‘Tearing Up The Blues (& Its Feelings From The Heart)' EP by Kev Stanley

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‘Tearing Up The Blues (& Its Feelings From The Heart)' EP by Kev Stanley


It's not that difficult really to envisage some of the issues which specialist drummers face in putting together solo records. It's therefore most commendable when that happens. One recent example being Matt Rheeston's "Do The Work" single as ‘Riizbo' (you can find it on ‘Hot Music Live Presents Volume Nine' as well). Hopefully too you'll remember the praise I poured upon Kev Stanley's ‘Smooth Groove' EP back in May of 2020 & so pleased was he with the general response to that solo debut that he's been working on a new one.

He could easily have opted for something along the same lines, a sort of ‘Smooth Groove Part Two', but equally to his credit, he hasn't diluted the impact of that record by producing more of the same: he's gone for a blues-centred approach with the imminent ‘Tearing Up The Blues (& Its Feelings From The Heart)' EP.

Even better, Kev has written two of the three component tracks himself, so it's no exercise in revamping the well known: even the sole cover version, "Steamroller Blues", though perhaps best known for the version by Elvis Presley, originates on James Taylor's ‘Sweet Baby James' album of 1970 as a dig at the inauthentic blues bands of the era he saw around him: so no retreading of any ‘standards' here.

In fact Kev has the confidence to bring his own take on blues playing to all three songs: there is absolutely no attempt to sound like what most blues players go for. The singing is low key, down beat & authentic in delivery. Not only does he nail down precisely what blues is supposed to be about (i.e. a range of emotions quite as much as, or even more than a precise technical playing style), but it comes across as more honest than any flashy guitar work could necessarily offer. In fact, not unsurprisingly, the subtlety of the playing lies within the percussion parts: which is not too far from how blues would have been originally performed in the folk context into which they were born.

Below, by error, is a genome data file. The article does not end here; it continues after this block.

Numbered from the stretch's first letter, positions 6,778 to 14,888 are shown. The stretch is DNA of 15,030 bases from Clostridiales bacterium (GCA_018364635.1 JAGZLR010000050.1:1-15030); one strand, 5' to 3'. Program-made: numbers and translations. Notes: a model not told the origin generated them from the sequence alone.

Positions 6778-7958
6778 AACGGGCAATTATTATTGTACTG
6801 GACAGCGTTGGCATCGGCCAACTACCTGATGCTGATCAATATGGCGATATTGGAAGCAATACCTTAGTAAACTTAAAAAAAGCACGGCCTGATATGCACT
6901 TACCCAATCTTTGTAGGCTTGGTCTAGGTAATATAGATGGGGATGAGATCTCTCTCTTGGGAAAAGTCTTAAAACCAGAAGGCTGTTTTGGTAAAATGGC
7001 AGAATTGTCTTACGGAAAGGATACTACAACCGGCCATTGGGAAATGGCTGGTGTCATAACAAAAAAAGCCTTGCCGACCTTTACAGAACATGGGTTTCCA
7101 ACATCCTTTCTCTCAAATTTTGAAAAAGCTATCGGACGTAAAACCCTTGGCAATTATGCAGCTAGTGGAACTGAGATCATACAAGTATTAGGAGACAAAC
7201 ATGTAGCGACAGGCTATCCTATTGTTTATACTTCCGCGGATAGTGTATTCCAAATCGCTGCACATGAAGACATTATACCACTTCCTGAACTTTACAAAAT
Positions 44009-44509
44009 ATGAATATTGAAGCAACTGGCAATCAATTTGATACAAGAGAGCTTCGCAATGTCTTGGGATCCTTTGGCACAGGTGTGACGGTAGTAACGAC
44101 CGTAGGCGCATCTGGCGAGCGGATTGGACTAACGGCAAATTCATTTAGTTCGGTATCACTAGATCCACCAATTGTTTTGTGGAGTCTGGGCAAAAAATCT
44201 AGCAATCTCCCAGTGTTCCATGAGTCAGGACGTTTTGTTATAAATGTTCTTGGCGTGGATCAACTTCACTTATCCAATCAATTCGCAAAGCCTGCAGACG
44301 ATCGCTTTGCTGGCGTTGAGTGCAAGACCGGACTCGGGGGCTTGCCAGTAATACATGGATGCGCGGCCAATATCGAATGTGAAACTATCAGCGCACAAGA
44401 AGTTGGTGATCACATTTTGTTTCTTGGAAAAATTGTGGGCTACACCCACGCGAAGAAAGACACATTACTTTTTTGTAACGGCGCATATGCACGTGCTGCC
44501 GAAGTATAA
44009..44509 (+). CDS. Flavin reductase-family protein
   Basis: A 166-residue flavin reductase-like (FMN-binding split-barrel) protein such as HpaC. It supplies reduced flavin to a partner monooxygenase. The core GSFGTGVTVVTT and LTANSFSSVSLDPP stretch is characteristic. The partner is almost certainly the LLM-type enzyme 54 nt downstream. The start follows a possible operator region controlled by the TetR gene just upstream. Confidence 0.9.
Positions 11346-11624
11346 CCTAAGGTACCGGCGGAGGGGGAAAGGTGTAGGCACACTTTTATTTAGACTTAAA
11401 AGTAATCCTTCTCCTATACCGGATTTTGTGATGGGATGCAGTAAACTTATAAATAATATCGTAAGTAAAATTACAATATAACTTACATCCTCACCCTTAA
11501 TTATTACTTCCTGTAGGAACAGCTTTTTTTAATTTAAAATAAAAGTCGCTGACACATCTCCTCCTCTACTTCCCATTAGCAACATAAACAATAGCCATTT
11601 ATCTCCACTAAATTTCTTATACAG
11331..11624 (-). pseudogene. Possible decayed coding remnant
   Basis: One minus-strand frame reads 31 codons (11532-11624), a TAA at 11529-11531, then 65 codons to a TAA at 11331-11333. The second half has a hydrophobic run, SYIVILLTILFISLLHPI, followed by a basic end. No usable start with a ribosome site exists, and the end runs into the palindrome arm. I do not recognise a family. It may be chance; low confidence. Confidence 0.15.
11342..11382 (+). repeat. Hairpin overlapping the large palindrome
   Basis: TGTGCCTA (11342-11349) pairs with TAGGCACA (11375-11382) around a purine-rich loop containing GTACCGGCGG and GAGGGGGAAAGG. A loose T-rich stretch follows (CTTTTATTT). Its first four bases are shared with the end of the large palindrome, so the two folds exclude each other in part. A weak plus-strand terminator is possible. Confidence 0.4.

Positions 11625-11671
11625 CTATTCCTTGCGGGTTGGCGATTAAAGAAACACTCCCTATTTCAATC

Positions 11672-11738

The two originals are called "Bluest Blue" and "Hardest Blues" and Kev tells me that his writing was principally what he wanted to highlight in the EP & beyond that to offer something different from his previous release to show his breadth.

I have no doubt that this evidence shows this. Kev is not just a skilful writer, but a thoughtful one & one with the confidence to compose not just across a range of styles but not be a slave to their conventions & further more to create "proper songs" which convey what's in his heart & mind & not just exist as the fruits of an exercise in writing.

I think he's proved himself completely with this pair of EPs and he seems unsure whether he'll do another one. I hope he does, as he has not just got the capacity to create original music, but has an interesting & distinctive voice as a lyricist (I gather he writes a fair amount of what might be poetry or potential lyrics) and I'd be keen to see where he might go next.

These songs also deserve live outings, though I accept that doing so would take a fair amount of organisation: but it would, in my opinion, be worth it.

I don't write reviews of the predictable or mundane: I'm afraid I can't. It's the original approaches which keep me going: records like this one.

Kev is currently working on the artwork etc & when that's complete, the EP will be available to stream, download or on a very limited hard copy edition at £5.

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